GREATER HOUSTON SMALL TAXICAB COMPANY OWNERS ASSOCIATION, Plaintiff—Appellant v. CITY OF HOUSTON, TEXAS, Defendant—Appellee
The Greater Houston Small Taxicab Company Owners Association, a group representing taxicab companies that hold only one to three permits for cabs, asserts that the City of Houston's plan to distribute new taxicab permits violates the Equal Protection Clause of the Fourteenth Amendment. The district court granted summary judgment to the City. We AFFIRM.
A. The Ordinance at Issue
On December 12, 2007, the Houston City Council (“the City”) passed Ordinance 2007–1419 (“the Ordinance”) authorizing 211 additional taxicab permits to be allocated over the subsequent four-year period. New taxicab permits had not been issued in Houston since 2001, and the City wanted to expand its cab fleets. The ordinance planned to distribute new permits based on the size of the taxi company. The size categories are:
Number of current permits Classification80+ Large25—79 Mid-large4—24 Mid-small1—3 Small0 New entrant
The 211 permits would be issued over the course of four years as follows:
Year 1 Year 2 Year 3 Year 4Large companies (4 total) 28 28 28 24Mid-large companies (4 total) 12 12 8 8Mid-small companies (12 total) 12 12 12 0Small companies (117 total) 16 1 0 0 0New entrants 11 0 0 0TOTAL 79 52 48 32 As the chart illustrates, small companies would enter a lottery for 16 new permits in the first year, and would have no opportunities for additional permits in years 2–4.
The City developed this plan after consulting with a number of key stakeholders. It formed a “Taxicab Working Group” comprising current taxi permit holders, community leaders, and City Council members. The group, which included three sub-committees, met over the course of several months to develop the proposal that ultimately became the Ordinance.
Most of the reasoning behind this distribution scheme is explained in the Ordinance's preamble and in a memo to the City drafted by the City's Finance and Administration Director. The City viewed the four large companies as “full-service taxicab companies” in that they offer, among other things, full 24–hour radio dispatch services and complete on-site repair facilities for their vehicles. The mid-large companies offer only “limited radio dispatch services.” Mid-small and small companies, by contrast, generally do not offer 24–hour service; they communicate by cell phone and tend to operate primarily at the airports. The City concluded further that larger taxi companies are better able to provide disabled access vehicles and more efficient, environmentally friendly taxicabs.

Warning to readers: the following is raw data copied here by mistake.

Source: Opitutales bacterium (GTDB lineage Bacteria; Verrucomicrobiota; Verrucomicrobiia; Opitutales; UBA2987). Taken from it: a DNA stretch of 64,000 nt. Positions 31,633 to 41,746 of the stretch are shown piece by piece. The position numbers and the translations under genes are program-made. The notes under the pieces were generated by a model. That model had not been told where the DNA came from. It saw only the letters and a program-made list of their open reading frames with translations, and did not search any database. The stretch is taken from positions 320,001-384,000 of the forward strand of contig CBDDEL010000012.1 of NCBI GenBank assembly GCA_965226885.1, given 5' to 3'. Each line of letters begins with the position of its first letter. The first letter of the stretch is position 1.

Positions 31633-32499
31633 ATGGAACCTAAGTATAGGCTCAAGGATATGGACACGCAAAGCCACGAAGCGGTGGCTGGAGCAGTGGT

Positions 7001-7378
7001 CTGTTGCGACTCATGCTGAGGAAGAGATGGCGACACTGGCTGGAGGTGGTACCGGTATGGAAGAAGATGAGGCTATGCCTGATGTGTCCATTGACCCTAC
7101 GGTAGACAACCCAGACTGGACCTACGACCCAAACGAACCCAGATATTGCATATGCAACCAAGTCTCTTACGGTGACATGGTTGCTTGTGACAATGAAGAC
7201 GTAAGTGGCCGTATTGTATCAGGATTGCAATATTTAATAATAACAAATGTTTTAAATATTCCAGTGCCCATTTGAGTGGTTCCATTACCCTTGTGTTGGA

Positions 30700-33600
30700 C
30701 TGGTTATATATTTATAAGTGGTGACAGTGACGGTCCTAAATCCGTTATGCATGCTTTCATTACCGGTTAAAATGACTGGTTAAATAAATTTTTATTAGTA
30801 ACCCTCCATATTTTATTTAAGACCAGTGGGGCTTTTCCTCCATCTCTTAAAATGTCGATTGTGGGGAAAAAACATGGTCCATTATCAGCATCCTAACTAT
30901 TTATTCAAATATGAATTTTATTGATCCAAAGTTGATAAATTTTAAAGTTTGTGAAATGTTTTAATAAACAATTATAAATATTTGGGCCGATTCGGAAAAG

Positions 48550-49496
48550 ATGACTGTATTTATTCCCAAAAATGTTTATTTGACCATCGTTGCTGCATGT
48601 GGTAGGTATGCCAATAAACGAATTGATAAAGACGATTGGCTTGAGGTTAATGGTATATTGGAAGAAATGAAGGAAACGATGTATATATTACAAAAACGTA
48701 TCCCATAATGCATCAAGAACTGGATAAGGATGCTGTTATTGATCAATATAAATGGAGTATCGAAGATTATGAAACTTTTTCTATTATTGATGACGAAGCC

As a supplement to this distribution scheme, the Code of Ordinances for the City authorizes additional permitting in limited circumstances. Under § 46–66(d), “a qualified other applicant who meets the criteria set forth below may petition the city council requesting that he be granted permits or additional permits․” 2 Subsection 46–66(e) provides the “total number of additional permits granted to all petitioners” under subsection (d) “may not exceed 25 percent of the available permit number.” According to the City, this provision acts as a safeguard to provide additional permit opportunities for smaller companies that could, in fact, provide the same services as the larger taxi companies.
Plaintiff-appellant, the Greater Houston Small Taxicab Company Owners Association (“the Association”), represents approximately 60 of the 117 small taxi companies that each hold one to three taxi permits with the City. The Association filed an action under 42 U.S.C. § 1983 against the City in May 2008, arguing that the distribution proposal in the Ordinance violated the Fourteenth Amendment's Equal Protection Clause. The Association first obtained a temporary restraining order preventing the City from enforcing the distribution plan. The Association then sought declaratory and injunctive relief.
The City moved to dismiss. Following limited discovery, the court converted the motion to dismiss to a motion for summary judgment and held for the City. The Association has timely appealed.
“This court reviews the district court's grant of summary judgment de novo, applying the same standards as the district court. Summary judgment is warranted if the pleadings, the discovery and disclosure materials on file, and any affidavits show that there is no genuine [dispute] as to any material fact and that the movant is entitled to judgment as a matter of law.” DePree v. Saunders, 588 F.3d 282, 286 (5th Cir.2009) (internal citations and quotations omitted); see also Fed.R.Civ.P. 56(a).
On appeal, the Association contends that the Ordinance violates equal protection by drawing impermissible distinctions between taxi companies based on their size.3 The Association claims that because there is no meaningful distinction in the level of service provided by mid-small taxi companies and small taxi companies, the City cannot permissibly guarantee the growth of the mid-small companies by awarding them many new permits while essentially preventing the growth of 101 out of the 117 small taxi companies that offer the same service.4 The Association argues further that the City's real motivation is economic favoritism.